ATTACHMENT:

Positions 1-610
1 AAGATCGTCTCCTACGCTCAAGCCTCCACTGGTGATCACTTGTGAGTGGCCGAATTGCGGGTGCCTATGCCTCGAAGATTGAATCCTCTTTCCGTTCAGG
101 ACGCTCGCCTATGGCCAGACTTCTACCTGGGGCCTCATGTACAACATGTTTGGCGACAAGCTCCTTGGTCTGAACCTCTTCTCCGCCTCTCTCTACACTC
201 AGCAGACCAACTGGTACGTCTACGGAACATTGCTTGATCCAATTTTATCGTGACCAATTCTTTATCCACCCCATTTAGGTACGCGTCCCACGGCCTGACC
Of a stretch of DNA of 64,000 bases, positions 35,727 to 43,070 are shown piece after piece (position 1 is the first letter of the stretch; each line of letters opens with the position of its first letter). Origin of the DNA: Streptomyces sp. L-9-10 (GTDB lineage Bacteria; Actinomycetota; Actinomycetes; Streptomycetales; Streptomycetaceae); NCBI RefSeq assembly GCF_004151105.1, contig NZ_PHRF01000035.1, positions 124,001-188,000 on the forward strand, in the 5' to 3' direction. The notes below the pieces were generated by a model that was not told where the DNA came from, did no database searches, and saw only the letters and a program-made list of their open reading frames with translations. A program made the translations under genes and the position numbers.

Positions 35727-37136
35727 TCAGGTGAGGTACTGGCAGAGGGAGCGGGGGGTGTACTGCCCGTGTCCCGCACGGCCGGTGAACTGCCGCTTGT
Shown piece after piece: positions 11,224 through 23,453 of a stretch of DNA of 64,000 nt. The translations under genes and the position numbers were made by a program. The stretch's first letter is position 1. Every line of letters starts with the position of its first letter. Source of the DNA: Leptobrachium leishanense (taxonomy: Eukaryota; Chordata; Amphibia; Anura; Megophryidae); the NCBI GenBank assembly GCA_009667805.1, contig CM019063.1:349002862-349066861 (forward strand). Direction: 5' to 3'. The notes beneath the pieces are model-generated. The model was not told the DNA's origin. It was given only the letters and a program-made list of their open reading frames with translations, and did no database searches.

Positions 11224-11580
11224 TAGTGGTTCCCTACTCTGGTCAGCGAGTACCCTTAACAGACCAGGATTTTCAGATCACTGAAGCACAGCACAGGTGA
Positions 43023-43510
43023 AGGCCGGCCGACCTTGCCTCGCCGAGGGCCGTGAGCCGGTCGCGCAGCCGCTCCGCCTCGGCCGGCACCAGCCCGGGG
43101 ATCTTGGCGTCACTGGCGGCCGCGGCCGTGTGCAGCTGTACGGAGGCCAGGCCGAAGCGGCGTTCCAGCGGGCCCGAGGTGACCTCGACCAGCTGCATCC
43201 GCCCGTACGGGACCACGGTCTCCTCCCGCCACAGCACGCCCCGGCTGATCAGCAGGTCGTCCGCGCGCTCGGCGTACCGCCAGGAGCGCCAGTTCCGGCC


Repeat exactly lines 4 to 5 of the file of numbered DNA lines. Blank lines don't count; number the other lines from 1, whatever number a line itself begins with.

201 AGCAGACCAACTGGTACGTCTACGGAACATTGCTTGATCCAATTTTATCGTGACCAATTCTTTATCCACCCCATTTAGGTACGCGTCCCACGGCCTGACC
Of a stretch of DNA of 64,000 bases, positions 35,727 to 43,070 are shown piece after piece (position 1 is the first letter of the stretch; each line of letters opens with the position of its first letter). Origin of the DNA: Streptomyces sp. L-9-10 (GTDB lineage Bacteria; Actinomycetota; Actinomycetes; Streptomycetales; Streptomycetaceae); NCBI RefSeq assembly GCF_004151105.1, contig NZ_PHRF01000035.1, positions 124,001-188,000 on the forward strand, in the 5' to 3' direction. The notes below the pieces were generated by a model that was not told where the DNA came from, did no database searches, and saw only the letters and a program-made list of their open reading frames with translations. A program made the translations under genes and the position numbers.